Veteran trees and deadwood are key elements to maintain forest biodiversity. Setting aside protected forest areas and old-growth patches is a recent concept intended to favor deadwood dependent species. We compared forest areas where no harvesting occurred for at least 30 years with regularly managed forests, in order to assess the efficiency of such conservation measures. We collected data from 24 sites in Switzerland, where we inventoried dead trees and habitat structures such as cavities, cracks, bark pockets, etc.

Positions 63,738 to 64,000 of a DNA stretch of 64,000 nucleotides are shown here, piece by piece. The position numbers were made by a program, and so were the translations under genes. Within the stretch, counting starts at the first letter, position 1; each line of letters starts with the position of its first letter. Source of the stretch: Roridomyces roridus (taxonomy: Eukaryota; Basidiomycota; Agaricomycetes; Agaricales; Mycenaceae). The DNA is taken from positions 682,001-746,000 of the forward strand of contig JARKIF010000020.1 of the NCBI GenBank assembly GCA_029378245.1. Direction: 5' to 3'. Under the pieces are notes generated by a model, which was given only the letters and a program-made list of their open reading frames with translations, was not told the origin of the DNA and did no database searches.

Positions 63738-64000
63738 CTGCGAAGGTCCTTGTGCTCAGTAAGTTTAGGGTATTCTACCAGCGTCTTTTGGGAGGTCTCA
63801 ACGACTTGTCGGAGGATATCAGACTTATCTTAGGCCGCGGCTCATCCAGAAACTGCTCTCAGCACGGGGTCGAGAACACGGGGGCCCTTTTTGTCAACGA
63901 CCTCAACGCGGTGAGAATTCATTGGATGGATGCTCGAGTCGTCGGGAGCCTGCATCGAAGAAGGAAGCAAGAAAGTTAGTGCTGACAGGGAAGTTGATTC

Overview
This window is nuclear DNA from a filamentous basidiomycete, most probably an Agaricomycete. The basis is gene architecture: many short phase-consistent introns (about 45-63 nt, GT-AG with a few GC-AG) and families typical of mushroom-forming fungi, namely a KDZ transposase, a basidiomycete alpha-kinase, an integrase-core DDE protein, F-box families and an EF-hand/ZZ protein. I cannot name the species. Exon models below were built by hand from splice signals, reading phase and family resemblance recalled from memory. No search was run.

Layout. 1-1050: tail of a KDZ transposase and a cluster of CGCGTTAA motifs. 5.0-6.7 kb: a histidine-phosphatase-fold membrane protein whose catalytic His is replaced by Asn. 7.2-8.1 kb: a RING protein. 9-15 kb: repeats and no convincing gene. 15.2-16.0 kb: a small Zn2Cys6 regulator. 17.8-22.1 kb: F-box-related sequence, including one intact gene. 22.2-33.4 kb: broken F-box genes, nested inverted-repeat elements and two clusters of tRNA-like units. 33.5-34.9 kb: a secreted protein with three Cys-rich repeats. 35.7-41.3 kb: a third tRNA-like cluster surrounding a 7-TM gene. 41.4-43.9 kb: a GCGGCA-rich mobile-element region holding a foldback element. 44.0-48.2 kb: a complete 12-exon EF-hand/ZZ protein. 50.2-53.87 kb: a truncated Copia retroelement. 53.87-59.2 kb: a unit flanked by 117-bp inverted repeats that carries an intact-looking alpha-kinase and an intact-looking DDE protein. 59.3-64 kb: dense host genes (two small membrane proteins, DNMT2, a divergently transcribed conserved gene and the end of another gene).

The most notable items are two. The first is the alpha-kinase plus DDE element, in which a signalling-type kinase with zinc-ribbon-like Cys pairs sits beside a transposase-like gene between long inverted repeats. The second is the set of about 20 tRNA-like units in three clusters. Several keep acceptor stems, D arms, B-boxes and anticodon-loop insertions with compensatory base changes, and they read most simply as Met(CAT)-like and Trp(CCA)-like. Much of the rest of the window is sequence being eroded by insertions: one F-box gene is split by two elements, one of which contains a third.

In unmanaged forests we found deadwood amounts of 98–143 m3 and 20 snags > 30 cm DBH per hectare, one and half time more large trees (> 60 cm DBH) und twice as many habitat structures as in managed forests. The latter had in average 15–19 m3 of deadwood and 3 snags > 30 cm DBH per hectare. Deadwood amounts in unmanaged forests were similar to the ones in natural forests of central Europe. However, we found 10–50 times less veteran trees (> 80 cm DBH) than in natural forests (1 vs. 0.2 trees per hectare in unmanaged vs. managed forests). For equal diameter classes, trees had more habitat structures in unmanaged than in managed forests. Forest managers plan to intensify wood harvesting in Swiss forests. Consequently, we recommend to urgently set aside protected forest areas and old-growth patches, to maintain and favor habitat trees in managed forests, and to introduce an efficient sustainable deadwood management in any forest.

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